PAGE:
HONG KONG, Dec 22 (Reuters) - China and Hong Kong have approved the first funds to be marketed under a long-awaited cross-border scheme, but unfortunate timing, lack of variety and the growth of alternative investment options have taken the sheen off the initiative.
The China Securities Regulatory Commission and Hong Kong Securities and Futures Commission on Friday said seven funds could be marketed in each other's territory under a "mutual recognition of funds" programme three years in the making.
The scheme has been hailed as the latest milestone in the opening-up of China's financial markets by allowing global asset managers to tap into Chinese household savings via funds set up in Hong Kong.
But the approved funds all invest client money in shares and bonds in Asia and China in particular, where the benchmark share price index fell 34 percent over June to October. The MSCI Asia-Pacific (ex-Japan) index has also lost 13 percent this year and is widely expected to fall in 2016 as factors such as economic slowdown in China dampen investment in the region.
"Interest in the mutual recognition of funds will be curbed at the beginning as the stock markets in both China and Hong Kong are hovering around low levels and lack upward momentum," said China chief economist Liao Qun at Citic Bank International. "Investors have concerns about each other's market as they are not familiar with it."
The funds' appeal has also been dulled by other new cross-border schemes such as the Hong Kong-Shanghai Stock Connect, where shares can be traded on each other's exchange, as well as relaxation to other schemes that allow domestic institutions to put money into overseas stocks and bonds.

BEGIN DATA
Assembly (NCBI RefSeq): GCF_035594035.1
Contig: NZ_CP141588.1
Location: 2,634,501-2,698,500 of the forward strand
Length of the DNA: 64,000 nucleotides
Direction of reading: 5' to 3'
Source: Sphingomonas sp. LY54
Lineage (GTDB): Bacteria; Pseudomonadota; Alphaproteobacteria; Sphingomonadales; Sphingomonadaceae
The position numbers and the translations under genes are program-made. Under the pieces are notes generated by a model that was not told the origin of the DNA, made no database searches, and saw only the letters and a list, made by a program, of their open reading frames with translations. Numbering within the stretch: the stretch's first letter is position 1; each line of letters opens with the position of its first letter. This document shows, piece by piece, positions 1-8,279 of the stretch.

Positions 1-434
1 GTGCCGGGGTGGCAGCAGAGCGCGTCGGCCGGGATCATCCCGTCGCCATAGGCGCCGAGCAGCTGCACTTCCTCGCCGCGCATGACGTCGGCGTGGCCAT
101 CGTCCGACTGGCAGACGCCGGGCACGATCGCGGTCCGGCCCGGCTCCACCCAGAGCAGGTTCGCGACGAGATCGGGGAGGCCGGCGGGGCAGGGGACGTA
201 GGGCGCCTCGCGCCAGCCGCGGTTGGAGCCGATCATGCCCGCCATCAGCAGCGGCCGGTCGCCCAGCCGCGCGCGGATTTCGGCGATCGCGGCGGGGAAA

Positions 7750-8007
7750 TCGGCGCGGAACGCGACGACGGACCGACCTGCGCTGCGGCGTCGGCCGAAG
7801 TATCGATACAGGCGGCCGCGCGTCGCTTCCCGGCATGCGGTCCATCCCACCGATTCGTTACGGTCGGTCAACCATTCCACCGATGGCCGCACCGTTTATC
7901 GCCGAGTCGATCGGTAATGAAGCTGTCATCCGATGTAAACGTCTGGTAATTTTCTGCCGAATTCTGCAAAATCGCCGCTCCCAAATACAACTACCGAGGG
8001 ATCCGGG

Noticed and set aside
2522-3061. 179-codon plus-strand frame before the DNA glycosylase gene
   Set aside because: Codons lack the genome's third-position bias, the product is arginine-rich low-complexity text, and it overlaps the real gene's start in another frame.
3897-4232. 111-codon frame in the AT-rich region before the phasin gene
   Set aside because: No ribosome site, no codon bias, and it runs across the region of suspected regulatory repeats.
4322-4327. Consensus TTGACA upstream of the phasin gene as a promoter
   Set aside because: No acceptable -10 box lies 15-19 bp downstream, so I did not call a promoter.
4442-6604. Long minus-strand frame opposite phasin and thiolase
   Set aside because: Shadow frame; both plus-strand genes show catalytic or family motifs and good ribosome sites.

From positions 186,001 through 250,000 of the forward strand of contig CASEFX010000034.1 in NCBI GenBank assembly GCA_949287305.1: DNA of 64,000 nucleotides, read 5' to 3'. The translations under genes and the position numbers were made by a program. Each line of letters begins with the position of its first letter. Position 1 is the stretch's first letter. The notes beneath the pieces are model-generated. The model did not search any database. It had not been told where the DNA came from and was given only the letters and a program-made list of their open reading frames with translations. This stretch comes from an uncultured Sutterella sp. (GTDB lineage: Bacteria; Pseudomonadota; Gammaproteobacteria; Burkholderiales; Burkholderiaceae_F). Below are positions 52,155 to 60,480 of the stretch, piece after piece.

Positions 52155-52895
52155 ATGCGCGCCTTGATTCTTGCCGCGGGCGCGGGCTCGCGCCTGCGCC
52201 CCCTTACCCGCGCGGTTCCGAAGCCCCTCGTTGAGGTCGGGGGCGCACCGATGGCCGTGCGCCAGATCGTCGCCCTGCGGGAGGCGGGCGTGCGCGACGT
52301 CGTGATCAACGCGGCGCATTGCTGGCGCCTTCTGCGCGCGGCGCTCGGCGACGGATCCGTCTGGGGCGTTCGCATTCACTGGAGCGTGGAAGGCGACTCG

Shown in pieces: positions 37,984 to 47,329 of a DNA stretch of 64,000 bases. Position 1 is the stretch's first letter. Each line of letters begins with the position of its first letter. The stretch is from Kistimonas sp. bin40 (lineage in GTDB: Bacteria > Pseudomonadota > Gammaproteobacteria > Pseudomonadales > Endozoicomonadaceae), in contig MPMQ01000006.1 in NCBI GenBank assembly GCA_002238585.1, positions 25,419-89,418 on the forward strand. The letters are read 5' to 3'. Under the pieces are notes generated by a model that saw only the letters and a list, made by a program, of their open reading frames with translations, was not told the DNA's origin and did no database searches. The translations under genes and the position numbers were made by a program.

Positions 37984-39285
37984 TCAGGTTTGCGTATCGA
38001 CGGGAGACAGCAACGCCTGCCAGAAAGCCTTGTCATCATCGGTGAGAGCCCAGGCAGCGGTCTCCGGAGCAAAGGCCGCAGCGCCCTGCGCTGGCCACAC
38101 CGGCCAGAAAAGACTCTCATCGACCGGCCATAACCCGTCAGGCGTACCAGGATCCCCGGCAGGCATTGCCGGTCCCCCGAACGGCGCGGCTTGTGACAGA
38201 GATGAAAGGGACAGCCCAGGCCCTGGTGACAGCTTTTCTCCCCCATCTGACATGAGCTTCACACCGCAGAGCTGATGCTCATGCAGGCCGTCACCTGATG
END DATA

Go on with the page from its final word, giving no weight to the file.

Chinese and Hong Kong securities regulators began discussing mutual fund recognition in 2012 but later prioritised the Stock Connect. The funds scheme formally started in July this year but with Chinese share prices in free-fall, market participants had to wait another five months before four Chinese and three Hong Kong funds became the first of 47 applicants to gain approval.
"We have all been waiting such a long time," said Stewart Aldcroft Chief Executive of CitiTrust, which has been helping funds with their applications. "It is a huge disappointment that such a small number of funds have been approved and that there aren't many broader investment choices in the first batch."
The scheme's key attraction compared with other cross-border investment schemes is its focus on individual rather than institutional investors, said Michael McCormack, executive director at consultancy Z-Ben Advisors.
However, he said, "I don't think any of the asset managers are betting all their chips on their first fund launch." (Reporting by Michelle Price; Additional reporting by Michelle Chen; Editing by Christopher Cushing)